Curriculum Planning

The Skills Colleges and Employers Are Looking For

How to foster the skills your students will need throughout their education and beyond.
March 10, 2017
Students work together to develop 21st-century skills.
© Shutterstock.com/Dragon Images

At a conference on innovative teaching and learning, I attended a memorable panel conversation about the skills that students should develop by the time they start college or enter a career. The panel was made up of men and women who headed large and small businesses, and the skills they wanted incoming employees to have were:

  • Communication for internal and external clients
  • Empathy
  • Collaboration
  • Problem solving
  • Initiative
  • Strong work ethic

A 2015 survey by the National Association of Colleges and Employers confirms the importance of these skills. Yet it seems that young people are often not masters of these skills when they graduate high school. How can we ensure that high school graduates are highly proficient in these key career skills?

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Collaboration, communication, and critical thinking, sometimes called the three Cs, can be fostered in K–12 environments: Students already work in teams, give presentations, write papers, and solve complex challenges. Innovations in teaching and learning—including STEM/STEAM, project-based learning, inquiry-based learning, and design thinking—also enhance these skills. And traditional education includes opportunities for Socratic seminars, labs, literary analysis, and studying complex mathematical formulas and scientific hypotheses.

Teachers provide these experiences in school, but colleges and business people continue to say that young people lack a grounding in the three Cs. The reason for this puzzling disconnect is best expressed by students. I’ve interviewed many students across the U.S. in all kinds of schools, asking them to define and describe communication, collaboration, and problem solving.

In classrooms where good collaboration took place, students would say that people were positive and did their work. But they could not describe the behaviors they demonstrated that could be replicated each time they worked in teams. The same vague responses were shared regarding good communication and problem solving experiences.  

There were some students who could give clear definitions and provide concrete examples of their practice. Their classrooms and schools shared common practices, described below, so that students understood the three Cs as well as they did the rest of the curriculum.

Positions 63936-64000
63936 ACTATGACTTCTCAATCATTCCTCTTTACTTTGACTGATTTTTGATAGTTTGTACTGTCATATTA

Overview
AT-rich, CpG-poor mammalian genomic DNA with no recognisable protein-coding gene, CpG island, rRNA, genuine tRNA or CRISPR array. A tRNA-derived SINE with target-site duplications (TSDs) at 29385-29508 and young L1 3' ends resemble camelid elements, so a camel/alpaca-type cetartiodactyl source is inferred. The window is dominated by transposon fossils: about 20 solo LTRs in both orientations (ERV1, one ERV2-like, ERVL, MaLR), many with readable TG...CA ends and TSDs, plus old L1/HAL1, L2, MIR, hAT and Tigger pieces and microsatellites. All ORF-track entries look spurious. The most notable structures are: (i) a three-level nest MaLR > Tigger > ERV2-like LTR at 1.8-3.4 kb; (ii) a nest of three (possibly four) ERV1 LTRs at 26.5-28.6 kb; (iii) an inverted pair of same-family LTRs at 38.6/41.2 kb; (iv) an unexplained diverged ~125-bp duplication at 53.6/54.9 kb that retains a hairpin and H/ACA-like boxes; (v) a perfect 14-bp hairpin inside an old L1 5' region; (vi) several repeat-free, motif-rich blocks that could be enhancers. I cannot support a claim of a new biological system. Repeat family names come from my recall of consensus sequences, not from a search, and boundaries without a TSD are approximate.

Common Language

Students and educators need to share a common language that describes the three Cs in concrete behavior. These descriptors become the guide by which students monitor their actions and those of peers and the adults—everyone is held to these behaviors. For example, communication can be described concretely as:

  1. Listens to others, fully present to others’ meaning.
  2. Seeks to understand before being understood.
  3. Encourages through verbal and nonverbal cues.
  4. Expresses ideas and questions in clear and concise language.
  5. Uses pitch and tone to express thoughts in an appropriate manner.
  6. Is mindful of communication skills when having difficult conversations.

Sometimes teachers or staff develop the first draft of the behaviors. Then students propose revisions in language that makes sense to them. The resulting description charts are best posted on all walls so that they can be seen and used by everyone. Introduce one chart per skill, and gradually add the other Cs during the year.

Intentional Coaching

Being intentional is key to learner growth (see my new book, So All Can Learn: A Practical Guide to Differentiation). Use your charts to dialog with students about their work. For example, chemistry teacher George Hutcheson would move between student teams to monitor their progress on a project-based learning experience. He redirected students toward the assignment when needed by having them reflect on their collaboration. He also gathered project leaders from each team to discuss their responsibility to keep everyone on task and contributing—both of which are collaboration skills.

Practice Reflection

Students need opportunities to reflect on their use of the three Cs. For example, Jennifer Dyer, a French teacher, would start a lesson by having students work with partners to reflect on and discuss the behaviors from their chart that they felt were important to the work. At the end of a lesson, the students evaluated their success with the skills in completing the work. Use reflection before and after activities that require students to practice the three Cs, such as after protocols. Five minutes in total for reflection is time well spent.

The Fourth C: Citizenship

Leadership comprises the three Cs and is exhibited through being a participating citizen. Becoming an active citizen requires thoughtful practice of the Cs in connection with involvement in communities both local and farther afield. A great example of teachers and students growing a culture of deeper learning through 21st-century skills is Isle of Wight County Schools in Virginia. Check their twitter hashtag, #IC5Cs, for a wealth of shared practices and experiences.

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Being intentional with developing 21st-century skills is the only way that students consciously grow the skills. Imagine a class of students who develop a deep understanding of these four Cs from kindergarten to third grade. Now picture them as high school seniors after more years of practice. These amazing citizens could transform expectations in college and the workplace.